The trend towards self-help healthcare is a social current which appears to run counter to the increasing technological complexity and sophistication of modern medical care. Yet it is the development of consumer-oriented high-tech medical devices which is facilitating this trend and which will permit the development of an electronics-based self-care system within the next ten years. Data on the present status of computer-assisted self-care was obtained from several sources, including a survey of homecomputer owners. Several useful software applications programs are currently in the marketplace; however, a data-integrating advice and referral program remains to be written. This development is seen as the last major technological impediment to the introduction of a complete microcomputer-based self-care system.

  16. Reading self-help literature in Russia: governmentality, psychology and subjectivity.

    PubMed

    Salmenniemi, Suvi; Vorona, Mariya

    2014-03-01

    Self-help has become a booming business over the past decades and an increasingly visible part of popular media culture worldwide. The paper analyzes the arrival and effects of this cultural technology in post-Soviet Russia after more than seventy years of socialism. It examines how Russians are engaging with popular psychology self-help as a technology of the self and how they are making it meaningful in their lives. Drawing on a set of one-to-one and focus group interviews conducted with self-help readers, it examines how these individuals negotiate the new ethics and the normative models of personhood put forward by the self-help genre. It argues that popular psychology has offered a new language for making sense of the self and the social world, and highlights how the readers critically engage with the normalizing power of popular psychology by drawing on a number of local historically sedimented discourses. PMID:24433165

  17. [Implication of the self-help mechanism in the geriatric club (author's transl)].

    PubMed

    Martincević-Ljumanović, R

    1981-07-01

    In the paper clinical investigations are given of the implication of the self-help mechanism with the 125 members of the Geriatric club of the Clinical hospital "Dr. Mladen Stojanović" in Zagreb during the year 1979. The results show that in this phase of the development of contemporary society and medicine and prevention geriatrics self-help is the only way of care and responsibility for the health of a great number of the population. Self-help is built-in everyday life and activity of the members of the club. Elder persons take part in the permanent care of their own health through the group mechanism of self-help by helping and caring for themselves on te basis of obtained health informations, knowledge and experience with society and public health services. In time they discover factors of risk which in many cases provoke a number of chronic illness and thereby put health in danger. The perspectives of self-help are in the scientific work of various social structures and in finding out specific methods of individual and group self-help for attacking mass chronic sicknesses of contemporary civilisation. PMID:6116457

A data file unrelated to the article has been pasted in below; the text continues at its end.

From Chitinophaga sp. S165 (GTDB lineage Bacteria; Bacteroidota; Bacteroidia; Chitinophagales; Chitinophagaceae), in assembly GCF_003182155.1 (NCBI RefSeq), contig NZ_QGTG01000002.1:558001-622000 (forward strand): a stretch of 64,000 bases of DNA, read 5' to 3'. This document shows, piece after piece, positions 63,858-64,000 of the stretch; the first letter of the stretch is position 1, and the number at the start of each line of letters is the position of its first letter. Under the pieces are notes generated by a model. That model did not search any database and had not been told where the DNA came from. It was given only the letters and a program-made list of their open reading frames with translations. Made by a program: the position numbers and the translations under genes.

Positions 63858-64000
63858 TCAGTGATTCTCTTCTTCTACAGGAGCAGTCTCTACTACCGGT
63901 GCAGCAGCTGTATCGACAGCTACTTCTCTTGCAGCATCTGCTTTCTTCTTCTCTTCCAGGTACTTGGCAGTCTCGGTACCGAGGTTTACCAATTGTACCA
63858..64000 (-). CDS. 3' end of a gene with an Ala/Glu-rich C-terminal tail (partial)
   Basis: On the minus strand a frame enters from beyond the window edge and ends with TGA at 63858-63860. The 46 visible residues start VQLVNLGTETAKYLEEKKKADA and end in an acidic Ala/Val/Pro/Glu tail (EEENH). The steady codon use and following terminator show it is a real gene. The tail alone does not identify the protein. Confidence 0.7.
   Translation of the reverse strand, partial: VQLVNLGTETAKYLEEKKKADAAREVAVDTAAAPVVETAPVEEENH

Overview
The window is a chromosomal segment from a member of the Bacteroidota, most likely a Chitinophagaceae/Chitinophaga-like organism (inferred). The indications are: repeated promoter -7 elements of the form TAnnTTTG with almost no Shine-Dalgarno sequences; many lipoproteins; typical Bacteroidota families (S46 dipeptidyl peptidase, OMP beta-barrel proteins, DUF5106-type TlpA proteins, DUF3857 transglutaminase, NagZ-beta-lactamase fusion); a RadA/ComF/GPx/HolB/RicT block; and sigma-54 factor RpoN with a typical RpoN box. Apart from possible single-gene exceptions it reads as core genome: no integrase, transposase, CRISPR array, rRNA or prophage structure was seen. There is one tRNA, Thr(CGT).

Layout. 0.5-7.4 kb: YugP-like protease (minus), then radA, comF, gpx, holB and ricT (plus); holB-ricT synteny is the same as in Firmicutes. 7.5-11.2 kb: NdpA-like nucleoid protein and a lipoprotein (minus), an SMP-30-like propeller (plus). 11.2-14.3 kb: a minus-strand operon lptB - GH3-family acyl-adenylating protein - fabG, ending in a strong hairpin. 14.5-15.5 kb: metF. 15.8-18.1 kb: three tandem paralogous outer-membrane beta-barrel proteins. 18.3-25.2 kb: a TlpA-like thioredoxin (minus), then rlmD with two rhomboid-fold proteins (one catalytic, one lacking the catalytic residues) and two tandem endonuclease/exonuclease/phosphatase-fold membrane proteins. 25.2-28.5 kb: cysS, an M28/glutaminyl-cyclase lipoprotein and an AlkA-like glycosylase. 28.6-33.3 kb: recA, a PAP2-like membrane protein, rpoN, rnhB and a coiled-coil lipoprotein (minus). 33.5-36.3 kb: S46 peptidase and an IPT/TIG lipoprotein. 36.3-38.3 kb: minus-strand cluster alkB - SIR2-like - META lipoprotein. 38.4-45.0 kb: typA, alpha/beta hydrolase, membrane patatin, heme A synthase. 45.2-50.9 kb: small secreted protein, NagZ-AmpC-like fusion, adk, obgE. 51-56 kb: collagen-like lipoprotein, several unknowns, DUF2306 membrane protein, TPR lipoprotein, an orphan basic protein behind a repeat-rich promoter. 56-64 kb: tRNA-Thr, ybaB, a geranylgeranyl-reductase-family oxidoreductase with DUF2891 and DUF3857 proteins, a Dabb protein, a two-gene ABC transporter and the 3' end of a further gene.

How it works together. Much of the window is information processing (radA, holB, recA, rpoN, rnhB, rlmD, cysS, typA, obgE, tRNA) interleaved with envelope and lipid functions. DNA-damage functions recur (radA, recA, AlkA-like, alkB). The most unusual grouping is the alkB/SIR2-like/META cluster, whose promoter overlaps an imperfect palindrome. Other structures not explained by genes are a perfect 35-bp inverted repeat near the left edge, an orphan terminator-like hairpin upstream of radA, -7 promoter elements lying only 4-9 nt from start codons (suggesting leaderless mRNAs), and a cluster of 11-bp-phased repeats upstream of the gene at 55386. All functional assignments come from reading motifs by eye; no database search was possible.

18. Self-Help Books Used by Religious Practitioners.

    ERIC Educational Resources Information Center

    Johnson, W. Brad; Johnson, William L.

    1998-01-01

    Members of the Christian Association for Psychological Studies were surveyed to assess self-help book utilization. Self-help books were used with clients by 92% of respondents (N=243) some of the time. Differences in selection criteria and practices between master's and doctoral-level respondents are noted. Frequently used books are listed.…

  19. Self-Help and Community Education. Courier No. 28.

    ERIC Educational Resources Information Center

    ASPBAE Courier, 1983

    1983-01-01

    This journal consists of eight articles dealing with self-help and community education. Included in the volume are the following articles: "An Uphill Struggle--Self-Help in Bangladesh," by S. Harrison and Judy Saul; "How Not to Help a Local Community: A Case from South India," by Nora Sammut and Maria Theresa; "The High Cost of Manipulating…

  20. Self-Help Tips for Vulvar Skin Care

    MedlinePlus

    ... Online Patient Tutorial Health Care Provider List Support Services Self-Help Tips Patient Stories Participate in Research Other Resources For Health ... Online Patient Tutorial Health Care Provider List Support Services Self-Help Tips Patient Stories Participate in Research Other Resources Home Self- ...

  1. Self-Help Housing: The Magic of Ownership for Migrants

    ERIC Educational Resources Information Center

    Long, Richard F.

    1972-01-01

    Describes the activities of the Southwest Florida Self-Help Housing, Inc., serving three counties in the Florida migrant and seasonal farming area, first funded by the Office of Economic Opportunity out of its Migrant Division funds in 1967. (JM)

  2. Agreement among readers on what is relevant in self-help psychology books.

    PubMed

    Forest, James J; Del Ben, Kevin; Toews, Stuart B

    2003-12-01